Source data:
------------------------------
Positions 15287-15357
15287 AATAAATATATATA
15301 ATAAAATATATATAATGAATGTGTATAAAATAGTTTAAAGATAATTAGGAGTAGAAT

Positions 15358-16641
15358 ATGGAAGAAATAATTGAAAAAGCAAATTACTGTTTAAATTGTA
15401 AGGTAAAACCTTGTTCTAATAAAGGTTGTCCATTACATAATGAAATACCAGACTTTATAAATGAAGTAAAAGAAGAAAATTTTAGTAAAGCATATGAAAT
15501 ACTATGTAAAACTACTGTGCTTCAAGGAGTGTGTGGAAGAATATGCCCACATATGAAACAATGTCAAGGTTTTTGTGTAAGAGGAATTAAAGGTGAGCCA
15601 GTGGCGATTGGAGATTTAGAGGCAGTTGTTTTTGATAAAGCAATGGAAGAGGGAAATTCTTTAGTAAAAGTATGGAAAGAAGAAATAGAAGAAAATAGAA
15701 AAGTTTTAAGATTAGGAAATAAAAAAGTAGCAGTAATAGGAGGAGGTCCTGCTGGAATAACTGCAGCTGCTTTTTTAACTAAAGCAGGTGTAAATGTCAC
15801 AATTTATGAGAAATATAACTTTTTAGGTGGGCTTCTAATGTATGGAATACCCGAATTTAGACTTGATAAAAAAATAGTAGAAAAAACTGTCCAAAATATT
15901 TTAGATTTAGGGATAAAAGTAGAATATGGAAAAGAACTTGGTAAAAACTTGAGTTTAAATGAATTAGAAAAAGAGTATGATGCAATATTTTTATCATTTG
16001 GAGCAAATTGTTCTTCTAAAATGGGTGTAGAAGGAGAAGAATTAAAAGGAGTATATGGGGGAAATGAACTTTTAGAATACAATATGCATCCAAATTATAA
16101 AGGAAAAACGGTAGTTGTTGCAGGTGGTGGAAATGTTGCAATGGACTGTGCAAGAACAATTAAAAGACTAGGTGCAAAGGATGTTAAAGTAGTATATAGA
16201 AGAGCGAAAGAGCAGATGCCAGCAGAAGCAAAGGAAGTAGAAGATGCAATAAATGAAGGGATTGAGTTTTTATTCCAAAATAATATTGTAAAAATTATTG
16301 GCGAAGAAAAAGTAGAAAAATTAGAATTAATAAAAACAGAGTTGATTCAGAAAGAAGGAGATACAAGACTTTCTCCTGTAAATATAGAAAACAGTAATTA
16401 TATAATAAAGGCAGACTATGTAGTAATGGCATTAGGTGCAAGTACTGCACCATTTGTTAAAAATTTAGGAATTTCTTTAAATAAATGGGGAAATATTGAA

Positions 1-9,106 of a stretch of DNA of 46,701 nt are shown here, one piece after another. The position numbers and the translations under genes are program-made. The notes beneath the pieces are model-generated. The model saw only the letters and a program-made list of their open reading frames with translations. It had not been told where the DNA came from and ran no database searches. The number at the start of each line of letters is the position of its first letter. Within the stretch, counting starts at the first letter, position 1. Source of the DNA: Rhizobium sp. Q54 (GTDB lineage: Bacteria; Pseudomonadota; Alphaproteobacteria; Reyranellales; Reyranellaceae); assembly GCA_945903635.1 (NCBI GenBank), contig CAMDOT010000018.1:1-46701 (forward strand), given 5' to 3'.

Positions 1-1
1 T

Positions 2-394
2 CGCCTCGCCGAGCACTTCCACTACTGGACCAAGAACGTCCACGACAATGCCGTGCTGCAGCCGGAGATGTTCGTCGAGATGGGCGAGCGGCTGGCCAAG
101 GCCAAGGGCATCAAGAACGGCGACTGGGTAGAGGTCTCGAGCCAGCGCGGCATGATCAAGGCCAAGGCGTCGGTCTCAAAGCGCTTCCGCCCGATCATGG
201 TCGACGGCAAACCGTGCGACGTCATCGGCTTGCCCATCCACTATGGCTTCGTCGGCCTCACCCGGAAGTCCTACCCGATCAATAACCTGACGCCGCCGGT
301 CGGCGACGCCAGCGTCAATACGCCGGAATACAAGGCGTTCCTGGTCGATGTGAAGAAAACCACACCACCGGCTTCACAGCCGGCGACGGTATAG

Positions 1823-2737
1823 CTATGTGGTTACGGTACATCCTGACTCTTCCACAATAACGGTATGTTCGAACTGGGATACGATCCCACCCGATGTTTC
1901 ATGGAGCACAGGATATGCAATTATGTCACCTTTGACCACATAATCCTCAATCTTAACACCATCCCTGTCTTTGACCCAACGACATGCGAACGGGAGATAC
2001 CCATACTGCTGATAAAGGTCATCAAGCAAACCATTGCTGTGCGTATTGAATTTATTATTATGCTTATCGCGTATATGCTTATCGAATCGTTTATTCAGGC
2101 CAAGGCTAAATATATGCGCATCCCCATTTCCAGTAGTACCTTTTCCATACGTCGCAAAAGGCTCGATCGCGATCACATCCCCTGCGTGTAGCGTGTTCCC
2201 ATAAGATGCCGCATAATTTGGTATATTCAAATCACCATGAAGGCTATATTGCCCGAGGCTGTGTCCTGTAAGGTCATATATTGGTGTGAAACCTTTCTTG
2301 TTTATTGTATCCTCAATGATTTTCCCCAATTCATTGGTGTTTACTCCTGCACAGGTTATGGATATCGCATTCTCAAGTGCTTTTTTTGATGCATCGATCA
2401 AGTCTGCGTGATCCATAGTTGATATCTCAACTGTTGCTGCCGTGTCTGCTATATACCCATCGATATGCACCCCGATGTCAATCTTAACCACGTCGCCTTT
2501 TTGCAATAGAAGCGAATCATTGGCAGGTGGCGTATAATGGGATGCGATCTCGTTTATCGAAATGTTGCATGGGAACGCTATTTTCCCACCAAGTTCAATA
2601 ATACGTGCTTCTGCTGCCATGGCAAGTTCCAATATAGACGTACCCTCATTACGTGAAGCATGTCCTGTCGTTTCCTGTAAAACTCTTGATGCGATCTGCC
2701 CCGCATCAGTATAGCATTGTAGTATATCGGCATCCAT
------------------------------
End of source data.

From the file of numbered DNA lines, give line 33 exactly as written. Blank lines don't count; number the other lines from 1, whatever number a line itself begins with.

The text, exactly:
2501 TTGCAATAGAAGCGAATCATTGGCAGGTGGCGTATAATGGGATGCGATCTCGTTTATCGAAATGTTGCATGGGAACGCTATTTTCCCACCAAGTTCAATA